Some questioned whether the Government was ready for digitisation, but the Minister said that they had to start somewhere. If the process never starts, the Government will never be ready. It’s important to look to the future, he stressed. They are working on a concept where citizens can apply for a passport using a smartphone and biometrics alone, without having to go to the passport office. The Minister also said that Sri Lanka started late in its digitisation, which is not exactly a bad thing. It means that all the technology needed is already available and tested, and is much easier to integrate.

The Minister also reminded the gathering that the way the current and future generations communicate and consume content is wholly different from how things used to be done ﹘ which was why they were focusing on getting fibre optic connections across the island. At present there are 12,500 distribution points across the island, and each point is capable of handling 8 connections, so they are ready to have 100,000 fibre optic connections around the island this year. They were also looking at using the Google Loon project to spread 4G network coverage across the country. The advantage of using Loon is that they would not have to build towers, significantly reducing the cost of covering the entire island with 4G connectivity. The Google Loon pilot is scheduled to begin in two weeks.

There was also a need, the Minister said, for a company that would compete with SLT in terms of internet service.  At present, SLT has a monopoly and is getting too comfortable with itself. It is good to have an open market, which would only drive quality up for consumers.

Huawei’s Interest In Sri Lanka

Huawei, the third largest smartphone manufacturer in the world, is now pretty entrenched in Sri Lanka too. Image courtesy shutterstock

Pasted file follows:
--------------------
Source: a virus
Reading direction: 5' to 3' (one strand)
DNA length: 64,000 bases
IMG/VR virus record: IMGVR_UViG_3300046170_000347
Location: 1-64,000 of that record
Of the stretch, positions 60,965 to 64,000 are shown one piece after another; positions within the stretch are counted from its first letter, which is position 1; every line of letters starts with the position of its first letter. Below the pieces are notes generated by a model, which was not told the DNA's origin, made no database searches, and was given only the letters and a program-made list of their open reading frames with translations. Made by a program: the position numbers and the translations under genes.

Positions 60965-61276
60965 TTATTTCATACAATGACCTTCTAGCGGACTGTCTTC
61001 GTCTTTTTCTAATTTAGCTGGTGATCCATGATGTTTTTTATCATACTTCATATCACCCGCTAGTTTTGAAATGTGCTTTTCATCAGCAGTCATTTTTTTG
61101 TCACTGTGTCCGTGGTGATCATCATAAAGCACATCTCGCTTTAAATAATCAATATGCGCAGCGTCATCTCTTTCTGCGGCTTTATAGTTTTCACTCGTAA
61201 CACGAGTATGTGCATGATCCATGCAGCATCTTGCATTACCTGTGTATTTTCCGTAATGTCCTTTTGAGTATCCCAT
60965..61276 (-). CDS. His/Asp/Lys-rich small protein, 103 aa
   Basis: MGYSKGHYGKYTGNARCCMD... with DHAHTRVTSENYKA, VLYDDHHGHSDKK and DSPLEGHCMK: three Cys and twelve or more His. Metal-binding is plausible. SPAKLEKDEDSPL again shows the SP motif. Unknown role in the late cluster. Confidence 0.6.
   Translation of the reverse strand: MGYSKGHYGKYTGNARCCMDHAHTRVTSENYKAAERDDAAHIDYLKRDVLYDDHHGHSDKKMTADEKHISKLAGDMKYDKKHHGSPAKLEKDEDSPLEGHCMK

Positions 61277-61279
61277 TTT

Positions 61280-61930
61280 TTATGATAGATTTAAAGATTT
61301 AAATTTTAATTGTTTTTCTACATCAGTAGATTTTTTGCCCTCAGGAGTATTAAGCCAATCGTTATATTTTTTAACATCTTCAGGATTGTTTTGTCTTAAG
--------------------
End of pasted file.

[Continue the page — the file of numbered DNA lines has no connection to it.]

Huawei, the third largest smartphone manufacturer in the world, is now pretty entrenched in Sri Lanka too. Image courtesy shutterstock

Everywhere you look in Sri Lanka, you are going to see some sign of Huawei. The Chinese technology giant has been playing a pretty big part in Sri Lanka’s ICT sector. A large portion of the ICT hardware used and provided by our telcos are manufactured by Huawei. According to their CEO, 70% of the Sri Lankan population is served by Huawei. It is a bit of a vague statistic, but just take a look at your router and any other networking equipment you use; if it was provided by Telco, it’s most likely made by Huawei.

They are the third largest smartphone manufacturer in the world, and are number two in Sri Lanka with 23% of the market share. They sold about 300,000 phones in Sri Lanka last year, with the best sellers being in the USD 200 range. They also employ about 400 people here (86% of which are Sri Lankan) and have programmes that send 10 students for 10 days to China for training.

So yes, Huawei is pretty entrenched in Sri Lanka. When we asked the CEO, Mr. Wang Shunli, if it was easier to do business here because of Sri Lanka’s good relations (ahem) with China and the many civil infrastructure projects that happen here, he said that it doesn’t impact the ICT industry. He told us that Huawei competes aggressively in quality and price, which is how they gain their advantage. It is perfectly plausible. Huawei has some of the most competitive prices in the market and the quality of their products has improved exponentially.  

Not Always Getting It

The problem with ICT in Sri Lanka is that not everyone gets it. Some ask why anyone would need a 100Mbps connection or fibre optics when 4G does such a good job. It’s almost like asking why you would need broadband when dialup worked just fine. That’s the general issue with countries like Sri Lanka who are growing so rapidly. On one hand, it’s so much easier for countries like us (and most of Asia) to enter the digital age because all the tech is already available and tested. It takes us much less time to get digital than a country that had to start from square one and develop the tech from the ground up. But it also means that the speed at which we grow can create a lot of confusion, with some parts of the country adopting the new tech much faster than others.

It is good, however, to see some parts of the Government actually trying to push us into the future. Some of the plans might be ambitious, while some may fail as time and politics go on, but as long as there is a steady push to improve our ICT, there is immense potential for Sri Lanka to be one of the top digitally connected countries in the region.